decided: September 26, 1967.
Appeal from judgment of Court of Common Pleas of Northampton County, Oct. T., 1964, No. 28, in case of Darrel L. Cummings, a minor, by Dorrace Cummings Woodward, his guardian, and Dorrace Cummings Woodward, individually v. Borough of Nazareth, Fred Hahn, Frederick Knecht, Jr. et al.
Norman Seidel, with him Gus Milides and Herbert Toff, for appellants.
E. Jerome Brose, with him John C. Hambrook, and Brose, Poswistilo & LaBarr, and Fox, Oldt & Hambrook, for appellees.
Bell, C. J., Musmanno, Jones, Eagen, O'Brien and Roberts, JJ. Opinion by Mr. Justice Musmanno. Mr. Justice Cohen took no part in the consideration or decision of this case. Dissenting Opinion by Mr. Chief Justice Bell.
[ 427 Pa. Page 15]
On July 30, 1963, Darrel L. Cummings, 16 1/2 years of age and of excellent health, dived into the
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swimming pool owned, operated and maintained by the Borough of Nazareth. He failed to surface. A swimming companion started in search and found Darrel lying face downward on the floor of the pool. He helped him to a ladder where a lifeguard lifted him to the pavement. Darrel was seriously injured. He suffered a subluxation of the 4th and 5th vertebrae and a fracture of the 6th, which left him a permanent cripple, paralyzed from the chest down, to be imprisoned in a wheel chair for the rest of his life.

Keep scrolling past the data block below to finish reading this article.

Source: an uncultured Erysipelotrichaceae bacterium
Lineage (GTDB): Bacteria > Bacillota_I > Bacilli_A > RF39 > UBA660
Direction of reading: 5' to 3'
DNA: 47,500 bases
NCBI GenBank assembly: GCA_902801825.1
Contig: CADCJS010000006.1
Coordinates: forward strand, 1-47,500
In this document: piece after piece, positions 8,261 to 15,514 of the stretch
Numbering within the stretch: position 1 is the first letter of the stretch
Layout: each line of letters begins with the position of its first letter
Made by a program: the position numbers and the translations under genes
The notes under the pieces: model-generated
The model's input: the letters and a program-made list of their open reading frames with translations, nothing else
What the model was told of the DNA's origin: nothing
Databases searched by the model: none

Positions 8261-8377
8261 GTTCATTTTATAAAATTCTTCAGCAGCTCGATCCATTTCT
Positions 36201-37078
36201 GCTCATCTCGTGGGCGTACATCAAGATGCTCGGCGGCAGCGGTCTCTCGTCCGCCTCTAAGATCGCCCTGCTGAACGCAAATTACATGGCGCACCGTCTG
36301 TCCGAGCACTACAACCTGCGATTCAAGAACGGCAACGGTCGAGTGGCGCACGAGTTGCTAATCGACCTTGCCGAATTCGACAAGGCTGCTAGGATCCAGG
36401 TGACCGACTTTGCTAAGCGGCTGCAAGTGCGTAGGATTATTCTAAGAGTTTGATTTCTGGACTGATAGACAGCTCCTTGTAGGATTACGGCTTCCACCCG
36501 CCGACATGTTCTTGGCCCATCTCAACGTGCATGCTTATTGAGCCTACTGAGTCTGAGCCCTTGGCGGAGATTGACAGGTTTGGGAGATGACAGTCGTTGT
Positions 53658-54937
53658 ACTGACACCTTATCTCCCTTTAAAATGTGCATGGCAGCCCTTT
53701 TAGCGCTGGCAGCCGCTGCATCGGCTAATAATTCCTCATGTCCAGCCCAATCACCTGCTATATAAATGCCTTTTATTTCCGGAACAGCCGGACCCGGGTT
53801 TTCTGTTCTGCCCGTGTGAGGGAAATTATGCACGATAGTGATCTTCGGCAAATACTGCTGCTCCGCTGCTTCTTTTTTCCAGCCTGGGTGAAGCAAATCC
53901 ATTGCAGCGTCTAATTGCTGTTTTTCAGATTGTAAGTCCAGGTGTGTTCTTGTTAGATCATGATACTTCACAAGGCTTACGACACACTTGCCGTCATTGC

Darrel, through his guardian, Mrs. Dorrace Cummings Woodward, and Mrs. Woodward in her own right, brought suit against the Borough of Nazareth, charging it with negligence in the construction and maintenance of the pool. The jury returned a verdict in favor of the minor plaintiff in the sum of $150,000, and in favor of the guardian in the sum of $65,000. The defendant moved for judgment n.o.v., which was granted by the trial court and the plaintiffs have appealed.*fn1